Monday, September 11, 2023

Why was virtualized RAN started?


Traditional RAN equipment vendors have developed and deployed RAN solutions in every band, in every generation, for any network configuration. This doesn’t happen without an extremely well industrialized process, with rigid interfaces and change management. This cumulative intellectual property, together with the capacity to deploy in a few months a new generation of network is what operators have been valuing until now.

The creation of a new Radio platform is a large investment, in the range of tens of millions, with a development timeframe extending from 18 to 30 months. Because it is a complex solution, underpinned with large hardware dependencies, it requires very good planning and development management only available to highly industrialized companies. The development of subsequent radios on the same platform might take less time and costs, but essentially the economics remain the same, you need at least 10,000 units of firm order, for a radio to be economically viable.

It is expensive because it works. As long as you don’t mind being essentially dependent of your vendor for all professional services associated with their product, they can guarantee it will work. This part is key, because taking sole responsibility for deployment, operation and maintenance of a radio system is a huge undertaking. Essentially, the traditional vendors are selling together with equipment and services an insurance policy in the form of onerous Service Level Agreements (SLA), willing to undertake penalties and damages in case of failure.

Unfortunately, most network operators find themselves in a situation where, with the reduction of their Average Revenue per User (ARPU) combined with the perpetual traffic growth and appetite for video streaming, they see their costs steadily increase and their margins compressed. Connectivity seems increasingly like a commodity from a customer standpoint, with easy availability and low friction to change provider, whereas it comes at an increasing cost for its operators.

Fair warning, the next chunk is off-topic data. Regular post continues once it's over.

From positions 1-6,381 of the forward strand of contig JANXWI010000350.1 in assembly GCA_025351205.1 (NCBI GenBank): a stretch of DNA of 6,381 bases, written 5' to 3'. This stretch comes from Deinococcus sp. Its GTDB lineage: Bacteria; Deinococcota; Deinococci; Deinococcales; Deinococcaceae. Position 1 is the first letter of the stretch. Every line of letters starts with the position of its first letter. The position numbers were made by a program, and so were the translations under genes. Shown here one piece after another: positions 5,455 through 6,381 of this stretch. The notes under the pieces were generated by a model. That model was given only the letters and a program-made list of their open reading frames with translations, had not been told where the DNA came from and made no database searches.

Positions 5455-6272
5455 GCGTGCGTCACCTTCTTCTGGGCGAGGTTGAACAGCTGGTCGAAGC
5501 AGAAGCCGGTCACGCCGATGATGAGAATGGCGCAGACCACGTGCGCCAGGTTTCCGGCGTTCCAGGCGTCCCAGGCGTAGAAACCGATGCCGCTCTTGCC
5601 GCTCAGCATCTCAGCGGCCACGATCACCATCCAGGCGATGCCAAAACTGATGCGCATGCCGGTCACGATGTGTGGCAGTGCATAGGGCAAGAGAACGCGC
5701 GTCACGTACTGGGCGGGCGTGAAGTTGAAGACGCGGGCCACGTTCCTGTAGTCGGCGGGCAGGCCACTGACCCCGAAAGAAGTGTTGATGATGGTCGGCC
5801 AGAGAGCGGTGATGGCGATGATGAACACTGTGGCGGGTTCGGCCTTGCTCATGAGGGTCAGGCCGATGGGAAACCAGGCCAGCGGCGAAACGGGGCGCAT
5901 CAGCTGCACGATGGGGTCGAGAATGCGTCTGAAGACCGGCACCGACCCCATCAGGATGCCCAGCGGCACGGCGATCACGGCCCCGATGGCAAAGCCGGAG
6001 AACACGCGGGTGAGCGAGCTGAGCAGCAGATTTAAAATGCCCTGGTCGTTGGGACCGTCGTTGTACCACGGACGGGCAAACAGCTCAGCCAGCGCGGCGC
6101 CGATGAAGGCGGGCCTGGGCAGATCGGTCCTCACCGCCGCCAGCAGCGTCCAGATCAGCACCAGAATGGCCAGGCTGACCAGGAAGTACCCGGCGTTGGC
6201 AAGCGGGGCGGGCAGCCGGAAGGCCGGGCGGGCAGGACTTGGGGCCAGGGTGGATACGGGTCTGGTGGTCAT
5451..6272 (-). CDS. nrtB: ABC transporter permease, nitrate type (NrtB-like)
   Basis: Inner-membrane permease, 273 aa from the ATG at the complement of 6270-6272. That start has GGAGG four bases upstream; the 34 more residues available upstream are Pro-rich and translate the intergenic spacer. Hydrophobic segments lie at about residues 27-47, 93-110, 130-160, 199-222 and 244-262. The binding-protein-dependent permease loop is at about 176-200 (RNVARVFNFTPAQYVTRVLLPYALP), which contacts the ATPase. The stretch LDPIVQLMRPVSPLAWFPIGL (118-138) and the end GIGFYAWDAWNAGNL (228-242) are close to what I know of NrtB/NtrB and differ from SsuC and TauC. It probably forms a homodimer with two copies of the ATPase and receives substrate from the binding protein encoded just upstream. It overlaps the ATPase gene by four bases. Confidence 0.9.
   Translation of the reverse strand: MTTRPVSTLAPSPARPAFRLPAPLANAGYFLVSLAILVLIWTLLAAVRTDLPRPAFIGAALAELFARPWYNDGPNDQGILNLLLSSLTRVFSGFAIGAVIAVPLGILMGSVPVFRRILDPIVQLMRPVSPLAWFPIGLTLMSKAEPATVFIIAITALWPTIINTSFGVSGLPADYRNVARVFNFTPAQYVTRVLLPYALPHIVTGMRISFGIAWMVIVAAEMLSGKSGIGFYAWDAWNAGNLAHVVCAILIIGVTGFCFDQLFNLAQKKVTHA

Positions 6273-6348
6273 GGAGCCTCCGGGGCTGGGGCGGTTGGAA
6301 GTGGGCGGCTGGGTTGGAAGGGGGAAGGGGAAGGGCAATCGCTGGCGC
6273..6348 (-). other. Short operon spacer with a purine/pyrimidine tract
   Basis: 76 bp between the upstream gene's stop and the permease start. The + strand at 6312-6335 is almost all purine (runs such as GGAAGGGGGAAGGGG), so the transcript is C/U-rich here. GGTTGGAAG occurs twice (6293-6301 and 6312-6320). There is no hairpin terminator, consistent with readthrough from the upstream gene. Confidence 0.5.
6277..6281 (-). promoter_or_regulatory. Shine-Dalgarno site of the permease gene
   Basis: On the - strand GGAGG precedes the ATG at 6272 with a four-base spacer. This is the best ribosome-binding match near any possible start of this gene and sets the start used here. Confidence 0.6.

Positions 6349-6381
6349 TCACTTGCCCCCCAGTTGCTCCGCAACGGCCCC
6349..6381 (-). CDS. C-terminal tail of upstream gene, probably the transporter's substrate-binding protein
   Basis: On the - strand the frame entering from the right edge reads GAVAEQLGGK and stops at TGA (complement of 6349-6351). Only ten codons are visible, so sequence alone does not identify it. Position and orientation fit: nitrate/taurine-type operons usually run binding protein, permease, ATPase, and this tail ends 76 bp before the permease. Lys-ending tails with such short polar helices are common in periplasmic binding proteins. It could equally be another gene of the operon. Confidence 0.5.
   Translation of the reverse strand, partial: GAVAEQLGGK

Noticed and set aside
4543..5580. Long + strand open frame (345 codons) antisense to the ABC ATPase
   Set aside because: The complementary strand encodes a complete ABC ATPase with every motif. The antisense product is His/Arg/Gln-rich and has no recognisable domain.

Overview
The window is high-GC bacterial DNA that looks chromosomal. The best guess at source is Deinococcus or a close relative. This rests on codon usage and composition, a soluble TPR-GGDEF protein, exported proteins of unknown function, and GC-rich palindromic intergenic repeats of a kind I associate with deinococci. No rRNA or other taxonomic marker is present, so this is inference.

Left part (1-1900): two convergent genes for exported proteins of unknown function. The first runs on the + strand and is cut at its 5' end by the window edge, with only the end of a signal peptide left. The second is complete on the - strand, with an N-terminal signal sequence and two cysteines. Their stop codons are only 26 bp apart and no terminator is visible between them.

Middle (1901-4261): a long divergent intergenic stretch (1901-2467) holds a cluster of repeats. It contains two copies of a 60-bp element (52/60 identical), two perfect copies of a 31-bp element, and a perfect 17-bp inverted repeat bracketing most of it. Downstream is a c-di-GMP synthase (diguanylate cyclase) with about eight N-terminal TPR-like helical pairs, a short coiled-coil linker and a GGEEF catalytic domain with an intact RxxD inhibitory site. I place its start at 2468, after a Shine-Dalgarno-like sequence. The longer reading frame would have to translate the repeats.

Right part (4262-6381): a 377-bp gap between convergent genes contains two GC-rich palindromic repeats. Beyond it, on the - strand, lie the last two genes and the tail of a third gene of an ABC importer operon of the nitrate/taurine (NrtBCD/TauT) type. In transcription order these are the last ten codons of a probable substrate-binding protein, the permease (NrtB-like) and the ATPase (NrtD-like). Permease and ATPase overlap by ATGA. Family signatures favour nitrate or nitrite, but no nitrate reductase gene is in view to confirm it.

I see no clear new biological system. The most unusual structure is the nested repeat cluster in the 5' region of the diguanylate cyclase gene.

Changing the cost structure of buying capacity is a must for all networks operators to survive, and it touches all aspects of their network.

Fortunately, there are a few markets that have seen similar needs in the past and solutions have emerged. Particularly, the internet giants, video streaming services and social networks, have had to face explosive growth of traffic, with essentially flat pricing or advertising-based revenue models which forced them to reimagine how to scale their network capacity.

From there have emerged technologies such as network virtualization, Software Defined Networking (SDN) and their higher levels of abstraction leading to the cloud computing market as we know it.

Applying these methods and technologies to the RAN market seemed like a sensible and effective way to change its cost structure.

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